• PensionBee has just launched a Future World fund, which, while it may still have some oil exposure, is designed to address the investment risks associated with climate change by incorporating a climate ‘tilt’, giving investors greater exposure to companies that are likely to benefit from the transition to a low-carbon economy.
  • NEST has an ethical pension fund option, which avoids companies that damage the environment
  • Opening a Self-Invested Personal Pension (SIPP) with a provider such as AJ Bell, Charles Stanley or Hargreaves Lansdown, will allow you to choose your own funds, which can be impact (positive only) or sustainability-themed. Have a look at our Good Investment Review for ideas. SIPPs tend to come with higher charges than ready-made pension options.
  • Ask your current pension provider for a full breakdown of the companies your money is invested in and if there are fossil fuels businesses among them, why not express your displeasure in a well-worded email!


The Taskforce on Climate-related Financial Disclosures set up by the G20’s Financial Stability Board has called on companies to disclose their exposure to climate risk, taking into account 2°C scenarios in line with the Paris Agreement on climate change. Its recommendations have so far been supported by more than 100 companies with $11 trillion of assets under management.

The report says the oil crash of the 1980s offers an insight into the consequences of a sustained fall in demand. A price spike in 1979 triggered a 17 per cent fall in demand in OECD countries and a painful rationalisation in which 18 per cent of refining capacity closed.  Worldwide a 10 per cent fall in demand saw an 8 per cent cut in refining capacity.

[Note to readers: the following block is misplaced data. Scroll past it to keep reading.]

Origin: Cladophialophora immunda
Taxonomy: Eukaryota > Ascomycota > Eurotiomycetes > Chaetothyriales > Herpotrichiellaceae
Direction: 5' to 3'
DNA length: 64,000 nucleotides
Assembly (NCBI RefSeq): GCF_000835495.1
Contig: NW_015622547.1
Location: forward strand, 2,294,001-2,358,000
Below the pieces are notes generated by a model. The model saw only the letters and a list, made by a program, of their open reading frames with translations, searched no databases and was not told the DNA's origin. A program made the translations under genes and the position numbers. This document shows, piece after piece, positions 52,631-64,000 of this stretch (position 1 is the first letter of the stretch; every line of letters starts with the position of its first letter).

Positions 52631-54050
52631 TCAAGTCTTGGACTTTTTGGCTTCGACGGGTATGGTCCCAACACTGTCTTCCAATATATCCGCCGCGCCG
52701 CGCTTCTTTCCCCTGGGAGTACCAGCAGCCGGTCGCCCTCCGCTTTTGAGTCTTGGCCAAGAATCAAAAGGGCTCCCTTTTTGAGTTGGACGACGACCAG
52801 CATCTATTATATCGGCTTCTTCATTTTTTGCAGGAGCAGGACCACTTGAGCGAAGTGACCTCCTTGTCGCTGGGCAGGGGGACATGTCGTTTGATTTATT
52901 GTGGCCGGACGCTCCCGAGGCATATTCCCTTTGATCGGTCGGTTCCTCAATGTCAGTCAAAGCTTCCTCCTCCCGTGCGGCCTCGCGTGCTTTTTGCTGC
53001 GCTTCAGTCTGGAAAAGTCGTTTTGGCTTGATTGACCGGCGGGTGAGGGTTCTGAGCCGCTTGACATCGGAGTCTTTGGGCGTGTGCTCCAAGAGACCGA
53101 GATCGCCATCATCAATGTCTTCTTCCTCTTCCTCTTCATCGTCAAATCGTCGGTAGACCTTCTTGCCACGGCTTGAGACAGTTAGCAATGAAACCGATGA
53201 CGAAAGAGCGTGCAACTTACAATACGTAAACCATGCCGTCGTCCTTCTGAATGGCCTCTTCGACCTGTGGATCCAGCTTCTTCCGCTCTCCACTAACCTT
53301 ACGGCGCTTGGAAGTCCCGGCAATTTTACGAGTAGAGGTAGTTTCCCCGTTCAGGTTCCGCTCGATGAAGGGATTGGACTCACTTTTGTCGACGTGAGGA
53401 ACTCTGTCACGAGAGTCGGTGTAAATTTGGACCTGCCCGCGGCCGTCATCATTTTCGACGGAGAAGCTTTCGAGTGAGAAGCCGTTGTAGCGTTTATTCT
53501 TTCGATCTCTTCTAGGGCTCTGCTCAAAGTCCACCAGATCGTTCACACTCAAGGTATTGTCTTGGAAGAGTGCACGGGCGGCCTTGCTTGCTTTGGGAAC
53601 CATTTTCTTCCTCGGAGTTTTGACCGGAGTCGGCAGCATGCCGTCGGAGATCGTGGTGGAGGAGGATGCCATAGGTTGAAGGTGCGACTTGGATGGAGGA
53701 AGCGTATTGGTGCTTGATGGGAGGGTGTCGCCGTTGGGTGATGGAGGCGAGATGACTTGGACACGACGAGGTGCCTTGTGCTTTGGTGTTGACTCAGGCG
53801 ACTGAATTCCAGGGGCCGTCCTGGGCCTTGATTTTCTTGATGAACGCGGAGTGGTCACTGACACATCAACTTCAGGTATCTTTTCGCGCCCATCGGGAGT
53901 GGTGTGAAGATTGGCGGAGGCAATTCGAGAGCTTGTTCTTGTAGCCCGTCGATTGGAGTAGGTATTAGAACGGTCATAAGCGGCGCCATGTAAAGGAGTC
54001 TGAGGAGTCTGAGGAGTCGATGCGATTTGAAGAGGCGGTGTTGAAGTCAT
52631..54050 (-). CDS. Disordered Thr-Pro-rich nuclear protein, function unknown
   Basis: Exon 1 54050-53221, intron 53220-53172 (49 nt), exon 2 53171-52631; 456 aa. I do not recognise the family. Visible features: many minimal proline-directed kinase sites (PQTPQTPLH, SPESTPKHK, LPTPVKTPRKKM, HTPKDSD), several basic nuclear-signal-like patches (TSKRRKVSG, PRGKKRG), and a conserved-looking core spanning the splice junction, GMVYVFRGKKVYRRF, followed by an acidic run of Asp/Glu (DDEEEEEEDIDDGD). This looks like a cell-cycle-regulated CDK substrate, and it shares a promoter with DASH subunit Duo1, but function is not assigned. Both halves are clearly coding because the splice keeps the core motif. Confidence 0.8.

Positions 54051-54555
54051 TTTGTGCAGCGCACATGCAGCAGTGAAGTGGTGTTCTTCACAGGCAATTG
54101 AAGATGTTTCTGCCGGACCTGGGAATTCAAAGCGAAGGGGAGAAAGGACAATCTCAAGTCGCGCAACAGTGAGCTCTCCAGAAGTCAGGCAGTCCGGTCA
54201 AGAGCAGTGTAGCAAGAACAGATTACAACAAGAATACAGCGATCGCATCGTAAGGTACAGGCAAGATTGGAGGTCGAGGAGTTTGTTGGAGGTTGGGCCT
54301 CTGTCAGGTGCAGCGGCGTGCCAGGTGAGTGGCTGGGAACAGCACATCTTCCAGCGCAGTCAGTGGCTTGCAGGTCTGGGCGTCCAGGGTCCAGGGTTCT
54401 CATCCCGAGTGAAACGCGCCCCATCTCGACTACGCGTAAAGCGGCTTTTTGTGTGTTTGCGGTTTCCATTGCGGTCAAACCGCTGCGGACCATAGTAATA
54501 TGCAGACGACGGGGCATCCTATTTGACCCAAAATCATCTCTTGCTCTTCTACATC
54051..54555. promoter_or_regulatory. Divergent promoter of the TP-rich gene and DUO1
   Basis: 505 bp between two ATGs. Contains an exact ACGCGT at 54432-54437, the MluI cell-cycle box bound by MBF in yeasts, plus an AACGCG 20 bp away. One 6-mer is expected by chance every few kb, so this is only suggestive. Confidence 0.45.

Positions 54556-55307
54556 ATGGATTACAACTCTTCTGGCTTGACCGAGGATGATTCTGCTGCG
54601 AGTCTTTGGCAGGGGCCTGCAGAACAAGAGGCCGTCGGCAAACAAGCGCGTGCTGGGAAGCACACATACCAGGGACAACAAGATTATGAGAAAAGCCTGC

It finds that there is already enough capacity to meet future demand in the 2˚C scenario and importantly for investors that no new refinery capacity needs to be added globally, although there may still be some investment driven by regional demand trends or strategic interests.

Margin Call: Refining Capacity in a 2°C World has been produced in collaboration with Danish pension fund PKA and Swedish pension fund AP7. The report follows on from 2 Degrees of Separation published in June, which focused on the upstream activities of the oil and gas sector.

Pelle Pedersen, head of responsible investment at PKA, said: “Long-term institutional investors worth $22 trillion support the Paris Agreement and 2˚C scenarios are powerful tools to help them identify whether companies are aligned. Carbon Tracker’s research finds that many companies in the refining industry need to reconsider their business strategy in the light of policy and technological changes reducing demand for oil, and should lead investors to price in these financial risks.”

Carbon Tracker used Wood Mackenzie’s Refinery Evaluation Model and its associated net cash margin data as inputs to identify those refineries most vulnerable to falling prices in a weak market and the companies with the greatest exposure. Based on historical precedent, the study assumed closures to follow once global refinery utilisation drops to 75 per cent.

The study models margins as falling by $3.50 a barrel across the industry by 2035, driving a reduction in global capacity equivalent to 25 per cent of the current refining industry. Global composite margins were estimated to be $5 a barrel in 2016.

It notes that 21 per cent of existing refineries are already unprofitable, and warns that loss-making refineries which are kept open for strategic reasons will exacerbate margin declines and put pressure on low-margin refineries elsewhere.